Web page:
American Man Killed by Remote Sentinel Island Tribe

The young American “missionary” murdered by a tribe living isolated on an Indian island wanted to introduce Christianity into this community hostile to the modern world, according to his latest writings, released on Thursday by local media.

“My name is John, I love them and Jesus loves them. Here they have some fish!” John Allen Chau exclaimed to two armed natives when he first approached the Sentinel Island of the North, of the archipelago. Indian of Andaman and Nicobar, according to local media.

On November 16, this 27-year-old American citizen died while trying to get in touch with this tribe of hunters and gatherers, of about 150 people, who have lived autarky for centuries on this small island in the Andaman Sea.

In these last decades, any attempt to contact the outside world has ended in hostilities and in a violent rejection by this community. The intimate diary that John Allen Chau kept until the last days and hours before his death shows a young traveler who looked like a Christian missionary.

“You may think I’m crazy to do all this but I think it’s worth proclaiming Jesus to these people,” he wrote to his family, in a last letter written on the morning of his death.

“It is not in vain – the eternal lives of this tribe are within reach and I am impatient to see them worship God in their own language,” he said in reference to the verses of the Apocalypse (7, 9-10). Shortly after writing these lines, Chau arrived at the island’s beach. He never returned.

The fishermen who transported him illegally to the island stayed off the coast. From there they could see how a multitude of arrows fell on him but he continued walking. The natives then passed a rope around his neck and dragged his body.

The diary of this adventurer, whose Instagram account is full of images of his trips, reveals that he was preparing this project for some time, in secret and “in the name of God.”

On the eve of his death, he twice approached the Sentinelese, according to this text, impossible to verify.

The second time, he managed to give gifts to one of the aborigines, whose face was covered with “a yellow powder”. But the boy threw an arrow that stuck in his Bible. He started running and came swimming to the fishing boat.

“I will return (to the island) and I will pray that everything will go well”, say his last lines, at 06:20 in the morning, on November 16.

In the absence of physical evidence of the death of his son, his mother told The Washington Post newspaper that she believed he was alive thanks to her “prayers,” according to her. This case puts the Indian authorities in a bind: is it possible to recover the body without causing a clash of civilizations?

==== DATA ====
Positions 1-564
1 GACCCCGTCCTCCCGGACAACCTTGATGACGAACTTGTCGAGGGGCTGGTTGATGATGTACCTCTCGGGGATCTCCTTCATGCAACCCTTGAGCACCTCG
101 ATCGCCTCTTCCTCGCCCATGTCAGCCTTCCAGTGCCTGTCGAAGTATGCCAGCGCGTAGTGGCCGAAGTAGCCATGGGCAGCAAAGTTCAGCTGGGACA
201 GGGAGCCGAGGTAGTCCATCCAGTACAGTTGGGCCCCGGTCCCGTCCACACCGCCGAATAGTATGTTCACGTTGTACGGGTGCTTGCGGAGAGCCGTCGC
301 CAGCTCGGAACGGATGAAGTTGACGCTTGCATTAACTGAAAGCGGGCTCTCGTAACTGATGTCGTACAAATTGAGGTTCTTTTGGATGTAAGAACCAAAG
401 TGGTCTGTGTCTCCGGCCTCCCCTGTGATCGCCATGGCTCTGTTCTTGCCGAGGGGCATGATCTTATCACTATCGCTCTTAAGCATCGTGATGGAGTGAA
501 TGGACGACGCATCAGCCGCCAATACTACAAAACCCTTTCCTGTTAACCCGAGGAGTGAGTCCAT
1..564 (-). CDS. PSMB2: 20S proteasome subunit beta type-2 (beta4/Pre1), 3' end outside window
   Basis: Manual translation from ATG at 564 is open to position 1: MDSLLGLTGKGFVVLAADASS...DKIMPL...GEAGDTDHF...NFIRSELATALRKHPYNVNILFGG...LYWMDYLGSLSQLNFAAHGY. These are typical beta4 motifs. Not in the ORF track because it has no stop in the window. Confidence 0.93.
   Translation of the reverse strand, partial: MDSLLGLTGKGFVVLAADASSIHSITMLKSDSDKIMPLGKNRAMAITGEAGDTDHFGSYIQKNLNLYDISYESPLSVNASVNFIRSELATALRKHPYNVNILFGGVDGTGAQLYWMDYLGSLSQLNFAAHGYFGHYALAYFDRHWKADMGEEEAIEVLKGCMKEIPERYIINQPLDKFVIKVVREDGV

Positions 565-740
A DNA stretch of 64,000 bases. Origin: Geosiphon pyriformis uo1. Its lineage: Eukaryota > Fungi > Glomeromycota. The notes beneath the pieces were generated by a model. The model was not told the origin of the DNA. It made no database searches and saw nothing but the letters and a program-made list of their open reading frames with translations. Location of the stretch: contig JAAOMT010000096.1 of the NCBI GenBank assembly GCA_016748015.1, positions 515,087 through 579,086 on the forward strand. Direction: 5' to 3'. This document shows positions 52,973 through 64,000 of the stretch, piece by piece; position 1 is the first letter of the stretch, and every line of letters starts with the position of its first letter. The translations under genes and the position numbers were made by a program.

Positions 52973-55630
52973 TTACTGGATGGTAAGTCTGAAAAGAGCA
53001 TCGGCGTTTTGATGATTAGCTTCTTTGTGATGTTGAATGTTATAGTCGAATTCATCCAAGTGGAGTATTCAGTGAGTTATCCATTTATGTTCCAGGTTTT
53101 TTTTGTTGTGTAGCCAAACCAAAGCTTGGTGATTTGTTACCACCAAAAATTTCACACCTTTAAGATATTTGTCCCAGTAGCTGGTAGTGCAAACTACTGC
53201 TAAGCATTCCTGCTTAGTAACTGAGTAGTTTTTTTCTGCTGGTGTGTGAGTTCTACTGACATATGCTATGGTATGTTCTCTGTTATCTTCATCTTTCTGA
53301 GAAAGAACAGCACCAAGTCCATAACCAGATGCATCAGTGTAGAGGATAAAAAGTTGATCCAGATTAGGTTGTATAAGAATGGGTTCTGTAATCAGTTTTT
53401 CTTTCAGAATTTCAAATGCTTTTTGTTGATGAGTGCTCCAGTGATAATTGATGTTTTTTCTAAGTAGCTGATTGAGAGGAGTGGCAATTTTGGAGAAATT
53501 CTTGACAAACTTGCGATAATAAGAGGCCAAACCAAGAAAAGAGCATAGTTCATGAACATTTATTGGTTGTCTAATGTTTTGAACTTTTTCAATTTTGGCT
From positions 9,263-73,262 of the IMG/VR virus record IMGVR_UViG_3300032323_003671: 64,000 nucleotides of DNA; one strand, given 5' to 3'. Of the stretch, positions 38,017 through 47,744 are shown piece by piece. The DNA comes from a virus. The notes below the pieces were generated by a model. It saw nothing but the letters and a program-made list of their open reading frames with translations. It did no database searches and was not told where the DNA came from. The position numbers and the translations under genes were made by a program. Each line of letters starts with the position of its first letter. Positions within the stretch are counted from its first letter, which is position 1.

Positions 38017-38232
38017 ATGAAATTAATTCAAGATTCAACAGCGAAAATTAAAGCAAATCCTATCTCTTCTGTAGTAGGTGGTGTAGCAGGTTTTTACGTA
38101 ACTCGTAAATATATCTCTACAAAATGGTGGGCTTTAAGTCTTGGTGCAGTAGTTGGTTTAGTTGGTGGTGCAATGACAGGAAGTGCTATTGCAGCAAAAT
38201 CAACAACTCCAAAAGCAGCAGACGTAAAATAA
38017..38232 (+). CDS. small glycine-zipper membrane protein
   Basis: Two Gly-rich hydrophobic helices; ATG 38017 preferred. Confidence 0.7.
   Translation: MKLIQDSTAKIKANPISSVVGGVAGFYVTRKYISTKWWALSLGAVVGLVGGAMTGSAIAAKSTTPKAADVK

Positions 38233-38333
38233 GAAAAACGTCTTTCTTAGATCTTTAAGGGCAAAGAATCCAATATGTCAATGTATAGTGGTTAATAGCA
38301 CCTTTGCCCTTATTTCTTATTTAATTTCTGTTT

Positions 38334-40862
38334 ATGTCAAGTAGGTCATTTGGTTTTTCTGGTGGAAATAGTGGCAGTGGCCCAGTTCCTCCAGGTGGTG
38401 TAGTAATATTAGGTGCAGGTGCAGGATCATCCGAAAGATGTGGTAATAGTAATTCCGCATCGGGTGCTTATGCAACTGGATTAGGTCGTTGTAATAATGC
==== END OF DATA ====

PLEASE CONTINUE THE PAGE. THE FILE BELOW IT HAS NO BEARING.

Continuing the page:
If they enter the island to extract the remains of Chau they will break the voluntary isolation of this tribe, with all the anthropological and sanitary consequences that this entails.

By living isolated from the world, this community does not have an immune system adapted to the possible infections present in the organisms of the intruders. Local officials sent a helicopter and a ship to try to determine from afar the place where the body of the American is located.

The authorities turned to Indian anthropologists and tribesmen to decide how to proceed. The police opened a homicide investigation and arrested the fishermen who helped Chau get to the island. Indian law prohibits approaching less than five kilometers, as well as photographing or filming this community.

According to Survival International, this tribe is descended from the first human populations that left Africa and has lived in Andaman for 60,000 years.

The Indian authorities are working today to recover the body of John Allen Chau. The spokesman of the Andaman Police, Jatin Narwal, indicated to Efe that “still” they have not been able to recover the body of Chau of the North Sentinel Island, which is prohibited the step for the protection of the tribes that inhabit it, if well “continue their efforts for this”.

Meanwhile, the police have arrested a local friend of the victim, an expert in water sports and five fishermen to help him reach the island knowing that the Aboriginal people living in it are very hostile and have no contact with the outside world.

“Despite knowing very well the illegality of the action and the hostile attitude of tribal sentinels towards outsiders, these people collaborated with John Chau for his visit to the island Centinela Norte without permission from the authorities,” he said in a statement last night. the general director of the police of the archipelago, Dependra Pathak.

The seven were arrested for violating the regulation for the Protection of Aboriginal Tribes and for “causing the death of John Allen Chau,” according to the note.

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